Sunday, 26 May 2013

Advertising doesn't create new demand


Advertising makes us buy stuff goes the argument. There’s even a name for it; “false demand”

A large number of folks are basically broke today because of the false demand created by commercial advertising. Using monies gathered from bad credit, lousy mortgage loans and lack of savings, they went out to the market place and bought tons of stuff that they didn’t really need, really want, to satisfy the false demand created by the advertisers in this country.

This all sounds right doesn’t it? Advertising is all about making us buy stuff – more advertising sort of forces us into buying things that we don’t need.

The problem is that quite simply this argument is untrue.

“The null hypothesis that advertising does not cause consumption cannot be rejected, but some evidence that consumption may cause advertising is presented.”

Far from advertising being a cause of our consumer society, it is rather a symptom of said society. The research above is general – looking at aggregate advertising expenditure. If we take it down to the specific product level – here for booze and fags:

In an empirical application to data for the alcoholic drinks and tobacco markets in the United Kingdom, it is concluded that aggregate advertising appears to have had little or no effect upon product demand in this sector over the past three decades.

Yet again there is no evidence that advertising creates new demand. Indeed, if you were to sneak into the hallowed Mad-Men halls of the advertising fraternity, you’ll discover that they’ve known this for years. Advertising assumes a static market and seeks to maximise share for the product within that market.

If you think about this for a minute, it makes sense. Why should I spend my client’s scarce cash on making the market bigger – promoting sausages rather than Fred’s Grand Yorkshire Sausage, The Champion on Your Plate?

I find it rather odd that otherwise intelligent people don’t take the trouble to understand the basics of something that is both ubiquitous and also the subject of their opprobrium. I wrote this a while ago when pop-philosopher Alain de Botton has an ill-informed go at advertising:

Mr de Botton falls into a very familiar trap when talking about advertising – that its messages are somehow different from the millions of other messages we receive, process and respond to in our lives. And our philosopher goes further to suggest some kind of balancing of advertising – doubtless under the control of Platonic Philosopher Kings or maybe just the vanguard of the ‘general will’.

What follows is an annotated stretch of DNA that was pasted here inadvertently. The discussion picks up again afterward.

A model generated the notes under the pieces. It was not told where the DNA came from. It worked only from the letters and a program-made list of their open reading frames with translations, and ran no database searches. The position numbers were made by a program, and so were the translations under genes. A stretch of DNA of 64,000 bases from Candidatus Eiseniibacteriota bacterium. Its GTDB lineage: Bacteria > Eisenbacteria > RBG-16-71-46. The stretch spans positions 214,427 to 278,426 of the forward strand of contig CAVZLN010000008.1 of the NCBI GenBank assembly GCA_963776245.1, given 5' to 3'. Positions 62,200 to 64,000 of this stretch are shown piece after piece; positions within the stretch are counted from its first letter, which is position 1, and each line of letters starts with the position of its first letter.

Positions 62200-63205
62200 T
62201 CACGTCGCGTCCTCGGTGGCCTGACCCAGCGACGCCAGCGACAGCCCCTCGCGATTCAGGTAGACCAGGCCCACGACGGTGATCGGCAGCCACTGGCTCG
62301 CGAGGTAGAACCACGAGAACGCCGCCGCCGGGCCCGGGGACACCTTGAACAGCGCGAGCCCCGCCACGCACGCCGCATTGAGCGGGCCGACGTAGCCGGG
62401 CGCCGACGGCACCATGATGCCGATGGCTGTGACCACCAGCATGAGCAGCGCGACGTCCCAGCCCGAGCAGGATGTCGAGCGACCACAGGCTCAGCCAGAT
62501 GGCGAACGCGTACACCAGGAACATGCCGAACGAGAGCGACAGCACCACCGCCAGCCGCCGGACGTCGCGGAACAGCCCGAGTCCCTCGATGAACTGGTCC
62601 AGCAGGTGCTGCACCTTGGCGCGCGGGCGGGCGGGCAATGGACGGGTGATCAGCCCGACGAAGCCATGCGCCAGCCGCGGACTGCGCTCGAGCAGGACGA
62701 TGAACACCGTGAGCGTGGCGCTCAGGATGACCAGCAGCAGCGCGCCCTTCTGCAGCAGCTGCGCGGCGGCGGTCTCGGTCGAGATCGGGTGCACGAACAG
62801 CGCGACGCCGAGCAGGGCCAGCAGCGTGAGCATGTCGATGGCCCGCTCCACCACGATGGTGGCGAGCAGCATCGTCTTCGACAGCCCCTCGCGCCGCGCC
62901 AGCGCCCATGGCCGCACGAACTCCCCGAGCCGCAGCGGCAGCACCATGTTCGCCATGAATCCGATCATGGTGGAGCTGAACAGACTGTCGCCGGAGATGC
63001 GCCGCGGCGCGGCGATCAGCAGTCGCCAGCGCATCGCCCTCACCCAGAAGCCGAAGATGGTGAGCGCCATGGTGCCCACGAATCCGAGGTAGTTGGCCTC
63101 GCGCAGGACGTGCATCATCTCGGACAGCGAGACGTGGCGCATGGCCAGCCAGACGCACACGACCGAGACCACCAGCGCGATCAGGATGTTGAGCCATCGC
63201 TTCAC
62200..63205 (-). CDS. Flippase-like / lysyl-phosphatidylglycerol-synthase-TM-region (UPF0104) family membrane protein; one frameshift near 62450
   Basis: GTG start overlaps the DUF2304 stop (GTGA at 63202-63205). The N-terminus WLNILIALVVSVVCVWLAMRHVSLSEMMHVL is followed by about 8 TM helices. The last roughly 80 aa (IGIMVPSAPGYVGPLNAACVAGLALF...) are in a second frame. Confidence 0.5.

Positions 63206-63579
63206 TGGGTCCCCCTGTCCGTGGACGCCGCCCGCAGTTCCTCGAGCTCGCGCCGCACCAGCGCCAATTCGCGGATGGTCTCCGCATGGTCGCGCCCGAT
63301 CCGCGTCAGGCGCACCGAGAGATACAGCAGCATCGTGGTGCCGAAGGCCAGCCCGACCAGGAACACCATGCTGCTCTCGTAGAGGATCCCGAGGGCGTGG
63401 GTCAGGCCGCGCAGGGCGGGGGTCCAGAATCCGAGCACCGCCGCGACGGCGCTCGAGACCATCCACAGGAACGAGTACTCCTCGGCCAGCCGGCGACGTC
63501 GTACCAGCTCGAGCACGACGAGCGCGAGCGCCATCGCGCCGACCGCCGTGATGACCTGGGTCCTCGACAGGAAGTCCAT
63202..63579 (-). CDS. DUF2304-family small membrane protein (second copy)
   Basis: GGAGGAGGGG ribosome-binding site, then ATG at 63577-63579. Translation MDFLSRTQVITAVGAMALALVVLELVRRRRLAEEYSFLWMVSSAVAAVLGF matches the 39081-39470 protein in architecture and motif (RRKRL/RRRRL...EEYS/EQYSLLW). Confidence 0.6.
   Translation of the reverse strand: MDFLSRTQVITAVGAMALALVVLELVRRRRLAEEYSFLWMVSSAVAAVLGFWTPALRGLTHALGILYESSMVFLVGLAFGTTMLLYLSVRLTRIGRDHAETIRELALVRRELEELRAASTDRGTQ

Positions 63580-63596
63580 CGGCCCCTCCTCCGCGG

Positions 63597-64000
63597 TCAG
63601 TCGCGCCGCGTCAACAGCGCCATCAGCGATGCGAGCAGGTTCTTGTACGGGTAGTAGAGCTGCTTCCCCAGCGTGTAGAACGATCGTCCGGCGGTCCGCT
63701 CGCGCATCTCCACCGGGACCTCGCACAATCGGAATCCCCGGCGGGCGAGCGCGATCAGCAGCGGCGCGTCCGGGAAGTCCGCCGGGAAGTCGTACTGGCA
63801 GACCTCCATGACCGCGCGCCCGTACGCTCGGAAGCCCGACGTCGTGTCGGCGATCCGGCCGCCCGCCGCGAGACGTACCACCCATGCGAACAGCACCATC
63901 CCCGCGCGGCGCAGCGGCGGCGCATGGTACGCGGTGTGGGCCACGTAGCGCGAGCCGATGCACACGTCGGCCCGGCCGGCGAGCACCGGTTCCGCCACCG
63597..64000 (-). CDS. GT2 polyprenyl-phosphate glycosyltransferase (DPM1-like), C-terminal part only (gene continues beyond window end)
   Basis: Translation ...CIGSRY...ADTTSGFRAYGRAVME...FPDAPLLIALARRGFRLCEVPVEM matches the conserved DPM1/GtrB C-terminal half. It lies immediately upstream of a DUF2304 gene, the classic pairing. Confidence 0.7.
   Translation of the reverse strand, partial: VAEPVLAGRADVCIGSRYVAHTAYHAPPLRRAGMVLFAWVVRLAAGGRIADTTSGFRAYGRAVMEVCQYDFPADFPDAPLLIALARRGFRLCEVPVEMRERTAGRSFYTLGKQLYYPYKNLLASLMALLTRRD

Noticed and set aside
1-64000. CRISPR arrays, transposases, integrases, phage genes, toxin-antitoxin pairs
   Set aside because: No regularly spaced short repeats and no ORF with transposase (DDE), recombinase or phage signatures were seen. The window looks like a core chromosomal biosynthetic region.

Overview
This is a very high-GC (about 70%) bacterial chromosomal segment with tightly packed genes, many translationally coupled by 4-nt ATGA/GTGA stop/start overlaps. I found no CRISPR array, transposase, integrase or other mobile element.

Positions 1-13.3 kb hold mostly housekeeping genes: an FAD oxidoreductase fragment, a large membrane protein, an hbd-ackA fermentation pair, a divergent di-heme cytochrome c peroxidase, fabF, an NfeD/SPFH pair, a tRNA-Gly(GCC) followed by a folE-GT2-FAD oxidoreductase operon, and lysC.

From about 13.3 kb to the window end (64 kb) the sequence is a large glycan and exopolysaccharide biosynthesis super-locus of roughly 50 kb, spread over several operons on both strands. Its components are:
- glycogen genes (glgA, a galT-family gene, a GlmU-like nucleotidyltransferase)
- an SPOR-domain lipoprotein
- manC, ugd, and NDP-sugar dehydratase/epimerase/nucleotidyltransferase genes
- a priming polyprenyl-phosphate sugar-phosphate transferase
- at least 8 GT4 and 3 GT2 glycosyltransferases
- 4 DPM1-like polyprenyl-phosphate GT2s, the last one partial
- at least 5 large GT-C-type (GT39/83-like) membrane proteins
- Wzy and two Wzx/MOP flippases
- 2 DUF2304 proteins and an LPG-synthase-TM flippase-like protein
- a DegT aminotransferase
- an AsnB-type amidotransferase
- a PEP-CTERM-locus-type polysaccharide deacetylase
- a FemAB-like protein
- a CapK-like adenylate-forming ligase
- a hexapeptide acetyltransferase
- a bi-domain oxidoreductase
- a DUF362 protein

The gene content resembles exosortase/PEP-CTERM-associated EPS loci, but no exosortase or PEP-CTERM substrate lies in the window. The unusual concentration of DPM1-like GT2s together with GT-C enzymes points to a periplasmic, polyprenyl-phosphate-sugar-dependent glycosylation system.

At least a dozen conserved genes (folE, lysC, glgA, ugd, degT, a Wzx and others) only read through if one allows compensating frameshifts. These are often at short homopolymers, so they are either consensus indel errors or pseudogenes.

Advertising messages are mere communications – of course they seek to nudge us, at least insofar as their objective is to affect our behaviour. Most commonly the purpose of advertising is not to sell you something but to persuade you to carry on buying the thing you’re already buying. The promotion of brand loyalty – the core purpose of much advertising – is, if anything, anti-nudge.

To take one example, you want to have the time available to you throughout the day and there’s a handy little invention called the wristwatch. You don’t go in search of buying that watch because of the shiny Omega advertisement on the back page of your magazine. Nor does your search commence because Rolex sponsor the clocks at Wimbledon. Your demand – ‘I want a new watch’ – isn’t created by advertising but the choice of which particular watch you buy may indeed be shaped by those adverts.

The point about the advertising is that, when I think of a watch, I think of a particular brand (more usually a set of brands). That is why we advertise. And it doesn’t matter whether it’s fast food, cars, shoes or jewellery, advertising is always about brand equity – about making sure that your brand is in the consumer’s mind when she is in the market to buy that product.

The quote at the top is straight from the Naomi Klein playbook. It may be the case that our avarice is the root of our economic problems (for the record, I think this is nonsense) but rather than ask about that avarice what we do is shoot the messenger. Many years ago, I was told by the boss of an advertising agency that advertising was a mirror held up to society. And if we don't like what we see then the problem is with society not with advertising.



Mike Chitty said...

Surely advertising helps new markets to become established and expand. In mature markets like tobacco it is just about shifting market share.

Anonymous said...

One of the best examples of advertising never creating new overall demand is in the market for sanitary protection for ladies.

The mega-millions spent on advertising the product on TV and in women's magazines do not create a single additional customer, they merely aim to cause current and near-future customers to switch or maintain brands.
All women will use some form of the product, it's simply an issue of which brand, so the market is not created, it is merely serviced.

Strangely, the tobacco marketeers have never used that model in their argument.

SadButMadLad said...

There are so few new markets that require advertising to let people know of it's existence. 99.9% percent of advertising is of products within existing markets. What drives up consumption is peer pressure, trying to keep up with the Joneses.